After housing plunge, city hopes for '11 reboundAfter a record slow year for new home construction in Cottage Grove, city officials say they’re optimistic about the beginnings of a market turnaround in 2011.
After a record slow year for new home construction in Cottage Grove, city officials say they’re optimistic about the beginnings of a market turnaround in 2011.
Through November, just 40 new single-family homes had been built in Cottage Grove in 2010. Contrast that with the 308 single-family and multi-family housing units built here in 2004 and the depths of the nation’s economic and housing slide are apparent.
The final tally will likely make 2010 the slowest year for new homes in the city in 40 years.
Yet, renewed interest from developers and a slight uptick in new construction toward the end of last year has the city feeling positive momentum could be on the way, said Howard Blin, Cottage Grove’s community development director.
“We’re starting to see demand for creating new lots,” Blin said. That, coupled with “slow and steady construction,” has the city’s top development official feeling optimistic about the year ahead.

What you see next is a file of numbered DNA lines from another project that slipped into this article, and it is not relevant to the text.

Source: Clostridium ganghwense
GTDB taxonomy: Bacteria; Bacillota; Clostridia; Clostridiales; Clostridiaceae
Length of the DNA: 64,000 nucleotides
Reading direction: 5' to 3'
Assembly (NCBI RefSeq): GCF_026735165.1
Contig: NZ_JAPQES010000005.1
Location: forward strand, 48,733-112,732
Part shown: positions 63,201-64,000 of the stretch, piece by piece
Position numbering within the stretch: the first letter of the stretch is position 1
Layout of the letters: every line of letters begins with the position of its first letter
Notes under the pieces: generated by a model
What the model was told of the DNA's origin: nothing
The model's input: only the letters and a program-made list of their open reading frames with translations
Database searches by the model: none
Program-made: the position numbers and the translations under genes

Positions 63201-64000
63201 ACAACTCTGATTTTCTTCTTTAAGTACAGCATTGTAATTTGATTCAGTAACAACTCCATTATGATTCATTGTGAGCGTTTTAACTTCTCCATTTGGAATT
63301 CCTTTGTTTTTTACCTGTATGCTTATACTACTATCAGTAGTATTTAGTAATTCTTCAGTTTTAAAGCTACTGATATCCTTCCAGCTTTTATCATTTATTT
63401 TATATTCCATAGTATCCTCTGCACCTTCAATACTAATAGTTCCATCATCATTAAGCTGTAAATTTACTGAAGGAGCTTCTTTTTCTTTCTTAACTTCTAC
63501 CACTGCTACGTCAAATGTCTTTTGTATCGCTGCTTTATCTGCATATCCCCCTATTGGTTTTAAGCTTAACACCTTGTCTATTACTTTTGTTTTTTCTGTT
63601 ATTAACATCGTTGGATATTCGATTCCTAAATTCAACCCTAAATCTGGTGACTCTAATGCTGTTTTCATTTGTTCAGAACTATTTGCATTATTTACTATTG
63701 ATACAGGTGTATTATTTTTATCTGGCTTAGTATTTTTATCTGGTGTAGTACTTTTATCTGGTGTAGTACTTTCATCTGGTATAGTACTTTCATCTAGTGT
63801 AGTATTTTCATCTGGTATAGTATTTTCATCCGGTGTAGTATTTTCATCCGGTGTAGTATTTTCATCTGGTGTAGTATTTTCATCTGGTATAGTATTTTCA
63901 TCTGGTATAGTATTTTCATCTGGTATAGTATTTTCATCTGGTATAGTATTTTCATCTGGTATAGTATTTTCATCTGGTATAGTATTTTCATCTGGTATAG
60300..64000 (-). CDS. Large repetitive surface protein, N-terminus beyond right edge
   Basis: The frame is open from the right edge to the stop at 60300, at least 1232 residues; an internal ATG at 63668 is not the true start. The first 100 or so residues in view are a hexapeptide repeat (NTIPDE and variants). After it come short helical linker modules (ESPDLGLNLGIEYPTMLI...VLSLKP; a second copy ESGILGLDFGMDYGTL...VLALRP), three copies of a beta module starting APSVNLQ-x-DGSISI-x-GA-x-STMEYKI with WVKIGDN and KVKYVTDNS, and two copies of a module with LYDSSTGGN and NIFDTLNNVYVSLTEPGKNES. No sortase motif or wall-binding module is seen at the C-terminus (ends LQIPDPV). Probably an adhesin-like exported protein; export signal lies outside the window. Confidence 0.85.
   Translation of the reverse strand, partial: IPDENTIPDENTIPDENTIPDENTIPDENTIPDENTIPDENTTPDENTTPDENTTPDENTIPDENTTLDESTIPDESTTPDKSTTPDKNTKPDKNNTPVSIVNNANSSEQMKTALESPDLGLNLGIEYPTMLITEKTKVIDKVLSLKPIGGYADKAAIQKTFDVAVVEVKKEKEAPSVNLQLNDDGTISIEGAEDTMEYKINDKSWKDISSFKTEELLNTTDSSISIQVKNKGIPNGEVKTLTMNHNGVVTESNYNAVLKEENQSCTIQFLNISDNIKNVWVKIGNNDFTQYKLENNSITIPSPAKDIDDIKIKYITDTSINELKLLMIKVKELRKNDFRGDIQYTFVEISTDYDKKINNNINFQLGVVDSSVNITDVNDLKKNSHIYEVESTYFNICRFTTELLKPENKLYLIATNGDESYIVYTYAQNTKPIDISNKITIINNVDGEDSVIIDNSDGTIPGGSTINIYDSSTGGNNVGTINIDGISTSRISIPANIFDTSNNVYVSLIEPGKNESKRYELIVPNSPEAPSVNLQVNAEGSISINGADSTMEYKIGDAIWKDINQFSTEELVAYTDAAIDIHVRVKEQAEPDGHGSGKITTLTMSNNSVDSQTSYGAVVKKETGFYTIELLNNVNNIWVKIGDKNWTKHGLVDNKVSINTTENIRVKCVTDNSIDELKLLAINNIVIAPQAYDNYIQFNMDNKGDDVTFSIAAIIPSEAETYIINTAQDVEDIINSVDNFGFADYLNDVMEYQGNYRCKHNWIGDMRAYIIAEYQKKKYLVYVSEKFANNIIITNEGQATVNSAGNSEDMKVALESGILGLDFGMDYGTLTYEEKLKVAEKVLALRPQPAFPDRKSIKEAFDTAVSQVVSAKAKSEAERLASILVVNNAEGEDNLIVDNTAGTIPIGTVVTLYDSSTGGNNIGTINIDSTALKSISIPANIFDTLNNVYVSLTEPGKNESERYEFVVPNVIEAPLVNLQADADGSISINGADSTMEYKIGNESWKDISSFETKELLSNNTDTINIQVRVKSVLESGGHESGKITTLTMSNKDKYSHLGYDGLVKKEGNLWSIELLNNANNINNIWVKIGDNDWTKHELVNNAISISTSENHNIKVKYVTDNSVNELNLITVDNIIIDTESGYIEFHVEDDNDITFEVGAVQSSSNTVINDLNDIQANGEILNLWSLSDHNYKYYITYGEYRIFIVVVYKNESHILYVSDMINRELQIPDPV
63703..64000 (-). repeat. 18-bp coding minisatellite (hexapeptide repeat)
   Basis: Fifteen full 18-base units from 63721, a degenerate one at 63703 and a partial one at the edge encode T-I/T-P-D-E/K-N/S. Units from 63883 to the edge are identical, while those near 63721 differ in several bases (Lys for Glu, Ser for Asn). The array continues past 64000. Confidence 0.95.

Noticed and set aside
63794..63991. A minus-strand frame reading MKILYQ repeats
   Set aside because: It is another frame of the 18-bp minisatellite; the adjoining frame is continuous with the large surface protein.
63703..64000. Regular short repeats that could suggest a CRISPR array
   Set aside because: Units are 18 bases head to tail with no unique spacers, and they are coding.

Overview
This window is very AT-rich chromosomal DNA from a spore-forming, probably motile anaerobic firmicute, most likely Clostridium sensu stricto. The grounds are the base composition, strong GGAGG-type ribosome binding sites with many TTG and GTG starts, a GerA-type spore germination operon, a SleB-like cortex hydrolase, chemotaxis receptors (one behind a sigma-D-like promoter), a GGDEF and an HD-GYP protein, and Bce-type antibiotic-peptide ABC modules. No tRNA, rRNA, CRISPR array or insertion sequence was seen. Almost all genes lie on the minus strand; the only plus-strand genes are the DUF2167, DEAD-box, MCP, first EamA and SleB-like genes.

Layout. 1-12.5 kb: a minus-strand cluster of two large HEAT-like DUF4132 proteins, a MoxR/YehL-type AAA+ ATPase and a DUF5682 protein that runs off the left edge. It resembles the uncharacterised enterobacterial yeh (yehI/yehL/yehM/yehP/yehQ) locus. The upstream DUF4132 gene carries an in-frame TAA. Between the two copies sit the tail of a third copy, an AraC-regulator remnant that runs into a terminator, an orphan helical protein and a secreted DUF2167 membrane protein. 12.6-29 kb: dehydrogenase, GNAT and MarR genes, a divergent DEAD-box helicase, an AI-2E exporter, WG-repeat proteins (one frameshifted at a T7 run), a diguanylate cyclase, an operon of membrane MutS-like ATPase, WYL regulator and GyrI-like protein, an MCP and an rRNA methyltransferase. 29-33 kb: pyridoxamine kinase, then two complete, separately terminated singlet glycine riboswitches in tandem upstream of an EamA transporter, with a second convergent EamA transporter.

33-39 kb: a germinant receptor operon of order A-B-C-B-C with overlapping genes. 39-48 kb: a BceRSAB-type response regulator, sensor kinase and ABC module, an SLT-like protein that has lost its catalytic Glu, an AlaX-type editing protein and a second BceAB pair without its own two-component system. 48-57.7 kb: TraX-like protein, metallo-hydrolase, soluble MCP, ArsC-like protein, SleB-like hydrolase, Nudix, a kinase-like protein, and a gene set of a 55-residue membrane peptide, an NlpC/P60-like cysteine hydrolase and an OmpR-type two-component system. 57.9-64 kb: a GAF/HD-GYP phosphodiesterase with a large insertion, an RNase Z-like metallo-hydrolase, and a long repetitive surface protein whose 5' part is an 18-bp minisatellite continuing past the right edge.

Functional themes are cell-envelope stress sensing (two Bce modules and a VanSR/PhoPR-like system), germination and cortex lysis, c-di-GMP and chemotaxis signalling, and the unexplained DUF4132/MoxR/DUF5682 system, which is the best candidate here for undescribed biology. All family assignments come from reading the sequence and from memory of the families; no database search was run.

“We look at sales of new construction, how long do the lots stay on the market, how long do the models sit,” he said. “It seems like those time periods are going down.”
Cottage Grove is perilously low on the number of ready-to-build lots, Blin said, a result of a wane in developer interest over the past four years. Roughly 70 lots are available at the moment, according to the city. That is down from between 200 to 300 lots ready for construction under healthy market conditions.
Blin said a new subdivision is set to be platted early this year. It would be the first new development in Cottage Grove since The Preserve in 2007.
At The Preserve, located off a rural stretch of Jamaica Avenue north of 70th Street, a backhoe sits on a partially dug lot and a few foundations are being poured. Those are signs construction activity is slowly returning to a subdivision that sat empty — save for the model home — since it was approved three years ago.
New home construction is also slowly picking up in developments along Hinton Avenue north of 70th Street, near the city’s border with Woodbury.
Homebuilder Pulte Homes purchased The Preserve in 2010. Kelsey Anderson, a sales consultant with Pulte, said she believes the increase in activity in that development is thanks to home models priced more appropriate to the current market. The subdivision’s previous developer had marketed some homes upward of $400,000; Anderson said Pulte is marketing homes in the Preserve in the high-$200,000 to low-$300,000 range.
“For the most part, that big, monstrous mini-mansion doesn’t seem to be the big draw it was,” she said.
From a developer’s perspective, Cottage Grove is still “definitely an attractive place to live,” Anderson said. “It’s a great zip code.”
City officials will hope more home builders share that view in 2011. Blin said some small developments could be on the way in 2011, “but we’re happy for any development at this point.”